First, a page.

Apart from the top four, Ulster finalists Donegal (14/1) and Derry (25/1), plus Kildare (9/1) and Down (22/1) are all ahead of Mayo, who are pitched alongside Leinster pair Meath and Wexford, both of whom were beaten at provincial level. Roscommon are further back still.

Basically, it suggests that few believe that Mayo or Roscommon have any real chance of coming remotely close to winning the All-Ireland which is all so very different to that summer of 2001.

Roscommon endured some traumatic times for several years afterwards, but have got their ambitious house very much in order nowadays and are a work in progress as they carefully plot their way up the national standings. As of now, they are doing so as Connacht champions and against a background where there's a belief that the fundamentals are solid for further expansion over the next few years. Others may doubt them, but Roscommon have total faith in what they are doing.

Their underage structure is solid and productive -- indeed, it's regarded as probably the best in Connacht -- so, while Roscommon can't compete in terms of numbers with Galway and Mayo, they are making good use of their resources. It started with the All-Ireland minor-winning squad of 2006, a group which looked pretty special at the time. They beat Galway, Mayo, Tipperary, Meath and Kerry to win a very competitive championship and immediately raised the spirits in a county whose headlines over the previous few years had been mostly negative.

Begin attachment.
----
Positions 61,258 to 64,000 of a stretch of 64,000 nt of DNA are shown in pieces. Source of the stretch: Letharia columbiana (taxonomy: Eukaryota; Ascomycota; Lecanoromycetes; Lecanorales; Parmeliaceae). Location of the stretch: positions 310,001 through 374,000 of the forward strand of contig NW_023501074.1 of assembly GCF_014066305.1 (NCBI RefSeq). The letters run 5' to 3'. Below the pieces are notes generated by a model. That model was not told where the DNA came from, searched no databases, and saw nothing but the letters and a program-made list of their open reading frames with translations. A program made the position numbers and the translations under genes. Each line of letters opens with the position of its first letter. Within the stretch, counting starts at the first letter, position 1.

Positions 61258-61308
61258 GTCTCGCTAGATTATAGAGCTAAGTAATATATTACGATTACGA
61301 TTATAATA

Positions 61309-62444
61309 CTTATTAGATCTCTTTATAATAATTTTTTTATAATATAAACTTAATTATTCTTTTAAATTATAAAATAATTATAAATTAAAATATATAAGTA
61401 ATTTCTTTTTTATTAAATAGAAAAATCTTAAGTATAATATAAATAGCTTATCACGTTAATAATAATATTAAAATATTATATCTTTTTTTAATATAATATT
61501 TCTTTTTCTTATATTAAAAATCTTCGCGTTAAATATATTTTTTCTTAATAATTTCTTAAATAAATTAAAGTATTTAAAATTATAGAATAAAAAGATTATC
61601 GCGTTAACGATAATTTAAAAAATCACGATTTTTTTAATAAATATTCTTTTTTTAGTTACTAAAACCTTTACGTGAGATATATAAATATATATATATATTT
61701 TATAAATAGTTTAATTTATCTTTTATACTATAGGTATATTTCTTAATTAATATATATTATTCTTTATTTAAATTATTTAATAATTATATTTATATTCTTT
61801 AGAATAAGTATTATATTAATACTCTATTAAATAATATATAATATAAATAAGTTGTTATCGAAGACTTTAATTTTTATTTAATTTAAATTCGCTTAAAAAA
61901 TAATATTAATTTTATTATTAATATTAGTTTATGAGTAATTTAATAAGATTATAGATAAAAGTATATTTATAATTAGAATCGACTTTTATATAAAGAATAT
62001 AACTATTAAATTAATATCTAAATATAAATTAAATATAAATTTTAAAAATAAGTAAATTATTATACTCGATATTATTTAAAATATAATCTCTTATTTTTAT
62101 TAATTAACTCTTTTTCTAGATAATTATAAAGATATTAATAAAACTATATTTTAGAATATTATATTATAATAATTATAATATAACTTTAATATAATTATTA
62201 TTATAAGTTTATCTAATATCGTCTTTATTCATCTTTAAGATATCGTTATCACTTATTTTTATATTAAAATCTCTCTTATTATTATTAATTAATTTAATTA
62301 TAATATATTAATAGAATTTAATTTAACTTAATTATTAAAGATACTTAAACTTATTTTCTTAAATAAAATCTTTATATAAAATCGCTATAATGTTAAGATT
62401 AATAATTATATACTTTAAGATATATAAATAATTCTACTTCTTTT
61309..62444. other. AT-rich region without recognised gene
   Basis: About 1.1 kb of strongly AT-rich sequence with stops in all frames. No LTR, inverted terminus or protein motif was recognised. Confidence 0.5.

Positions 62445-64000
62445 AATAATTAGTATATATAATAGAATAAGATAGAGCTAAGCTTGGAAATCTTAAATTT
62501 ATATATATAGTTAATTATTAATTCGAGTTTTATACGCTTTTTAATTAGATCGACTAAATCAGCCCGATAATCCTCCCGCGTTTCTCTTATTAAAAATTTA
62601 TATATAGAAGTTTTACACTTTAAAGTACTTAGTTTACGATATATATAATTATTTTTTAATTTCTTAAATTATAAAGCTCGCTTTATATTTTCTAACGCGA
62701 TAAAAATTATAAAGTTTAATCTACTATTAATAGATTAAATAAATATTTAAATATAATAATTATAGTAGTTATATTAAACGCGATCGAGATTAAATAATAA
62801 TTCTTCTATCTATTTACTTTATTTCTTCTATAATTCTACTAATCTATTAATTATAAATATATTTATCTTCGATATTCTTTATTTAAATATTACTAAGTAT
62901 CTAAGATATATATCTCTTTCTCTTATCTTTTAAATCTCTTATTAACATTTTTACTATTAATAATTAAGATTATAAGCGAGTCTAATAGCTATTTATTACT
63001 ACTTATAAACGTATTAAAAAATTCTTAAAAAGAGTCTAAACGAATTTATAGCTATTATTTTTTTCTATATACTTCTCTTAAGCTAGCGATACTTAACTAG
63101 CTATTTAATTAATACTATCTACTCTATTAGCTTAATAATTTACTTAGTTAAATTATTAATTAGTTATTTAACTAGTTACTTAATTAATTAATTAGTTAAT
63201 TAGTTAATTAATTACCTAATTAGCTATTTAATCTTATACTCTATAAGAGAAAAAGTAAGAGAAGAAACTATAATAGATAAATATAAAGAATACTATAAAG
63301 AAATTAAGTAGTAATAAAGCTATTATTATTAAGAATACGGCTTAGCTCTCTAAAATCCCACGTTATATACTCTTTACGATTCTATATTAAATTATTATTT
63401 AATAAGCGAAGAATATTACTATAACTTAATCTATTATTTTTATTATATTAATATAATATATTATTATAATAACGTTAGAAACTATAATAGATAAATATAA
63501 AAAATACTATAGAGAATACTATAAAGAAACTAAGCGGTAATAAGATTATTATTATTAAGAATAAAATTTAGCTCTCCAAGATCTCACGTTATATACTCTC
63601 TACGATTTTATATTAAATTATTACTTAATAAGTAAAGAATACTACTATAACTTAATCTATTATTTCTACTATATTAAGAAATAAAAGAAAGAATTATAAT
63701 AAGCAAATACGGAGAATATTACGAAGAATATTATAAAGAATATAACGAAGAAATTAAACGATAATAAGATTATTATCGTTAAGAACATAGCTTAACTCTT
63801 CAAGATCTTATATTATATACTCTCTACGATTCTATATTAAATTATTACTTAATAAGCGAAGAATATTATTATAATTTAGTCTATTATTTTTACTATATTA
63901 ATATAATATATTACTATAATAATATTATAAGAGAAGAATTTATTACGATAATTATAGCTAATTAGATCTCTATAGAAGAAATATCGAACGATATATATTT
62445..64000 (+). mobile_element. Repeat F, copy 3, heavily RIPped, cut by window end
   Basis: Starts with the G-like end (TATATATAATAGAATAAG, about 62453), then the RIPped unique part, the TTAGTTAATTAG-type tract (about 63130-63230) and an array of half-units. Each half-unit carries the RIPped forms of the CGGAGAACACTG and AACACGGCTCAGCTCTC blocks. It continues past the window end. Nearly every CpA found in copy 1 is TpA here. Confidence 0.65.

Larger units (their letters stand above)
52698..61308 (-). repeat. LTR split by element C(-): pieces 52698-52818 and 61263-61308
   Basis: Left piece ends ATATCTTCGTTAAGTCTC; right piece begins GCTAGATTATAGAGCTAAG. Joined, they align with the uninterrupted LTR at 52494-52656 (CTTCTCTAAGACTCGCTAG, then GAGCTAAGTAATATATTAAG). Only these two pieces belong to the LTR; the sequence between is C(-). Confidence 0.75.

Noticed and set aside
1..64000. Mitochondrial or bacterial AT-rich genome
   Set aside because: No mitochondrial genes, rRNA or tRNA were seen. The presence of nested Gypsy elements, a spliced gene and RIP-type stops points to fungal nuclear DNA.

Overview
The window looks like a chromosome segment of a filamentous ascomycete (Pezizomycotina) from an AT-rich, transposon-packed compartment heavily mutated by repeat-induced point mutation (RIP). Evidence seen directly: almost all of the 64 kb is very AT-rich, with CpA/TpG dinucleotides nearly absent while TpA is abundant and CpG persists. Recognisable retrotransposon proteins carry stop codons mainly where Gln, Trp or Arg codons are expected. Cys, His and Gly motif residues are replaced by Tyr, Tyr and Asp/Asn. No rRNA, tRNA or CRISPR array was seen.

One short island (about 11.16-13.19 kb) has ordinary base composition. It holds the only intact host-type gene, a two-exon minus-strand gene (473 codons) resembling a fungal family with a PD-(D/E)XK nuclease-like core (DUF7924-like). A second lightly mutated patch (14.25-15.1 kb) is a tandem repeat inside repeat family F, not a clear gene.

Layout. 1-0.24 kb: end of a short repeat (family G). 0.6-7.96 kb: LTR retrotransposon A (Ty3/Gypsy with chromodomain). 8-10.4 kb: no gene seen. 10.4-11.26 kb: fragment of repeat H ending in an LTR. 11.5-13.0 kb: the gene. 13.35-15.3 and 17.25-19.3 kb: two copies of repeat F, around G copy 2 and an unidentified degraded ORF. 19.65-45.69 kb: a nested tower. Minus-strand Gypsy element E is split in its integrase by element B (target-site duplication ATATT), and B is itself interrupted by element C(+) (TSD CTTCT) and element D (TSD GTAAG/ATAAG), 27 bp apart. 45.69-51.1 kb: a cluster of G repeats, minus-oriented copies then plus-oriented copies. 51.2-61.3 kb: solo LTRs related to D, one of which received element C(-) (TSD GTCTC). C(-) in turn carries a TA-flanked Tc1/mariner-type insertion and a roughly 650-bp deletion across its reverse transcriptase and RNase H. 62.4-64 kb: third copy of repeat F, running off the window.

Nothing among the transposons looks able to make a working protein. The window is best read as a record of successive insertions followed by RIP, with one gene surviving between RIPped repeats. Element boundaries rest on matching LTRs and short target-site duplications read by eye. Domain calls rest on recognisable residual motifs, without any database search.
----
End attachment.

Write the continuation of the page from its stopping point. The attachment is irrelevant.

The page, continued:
The bad times continued at senior level, but there was always a feeling that the class of 2006, when merged with the best of the more experienced players such as Karol Mannion, Michael Finneran, Seanie McDermott and Senan Kilbride, could be the catalyst for a dramatic change of fortunes. And when Fergal O'Donnell, who managed the 2006 minors to success, agreed to take over as senior manager in the autumn of 2008, it marked the end of Roscommon's love affair with outside bosses which had lasted for nearly a decade.

Less than three years on, Roscommon are attempting to win their first Connacht double since 1990-91 amid a sense of genuine conviction that they are building an impressive empire. Historically, Roscommon's best periods have come in clusters, as in 1943-47, 1952-53, 1961-62, 1977-80 and 1990-91. Now, the hope is that they are on the upswing stage of another successful cycle.

Retaining the Connacht title would be a significant development in the advancement of the squad, which makes tomorrow's game probably even more important than last year's breakthrough win over Sligo. Besides, Roscommon know that their status as Connacht's top dogs won't be fully recognised until they beat Mayo or Galway in a final.

In the land of eternal optimism that is Mayo, there's almost always a feeling that they are ready to blossom, but it has grown increasingly difficult to maintain it as a going concern. The return of John O'Mahony, complete with a deserved reputation as one of the best manager's in Gaelic football history, in '07 was supposed to provide the crucial last piece in the green and red jigsaw, but not even his expertise could find a way to eliminate Mayo's destructive habits.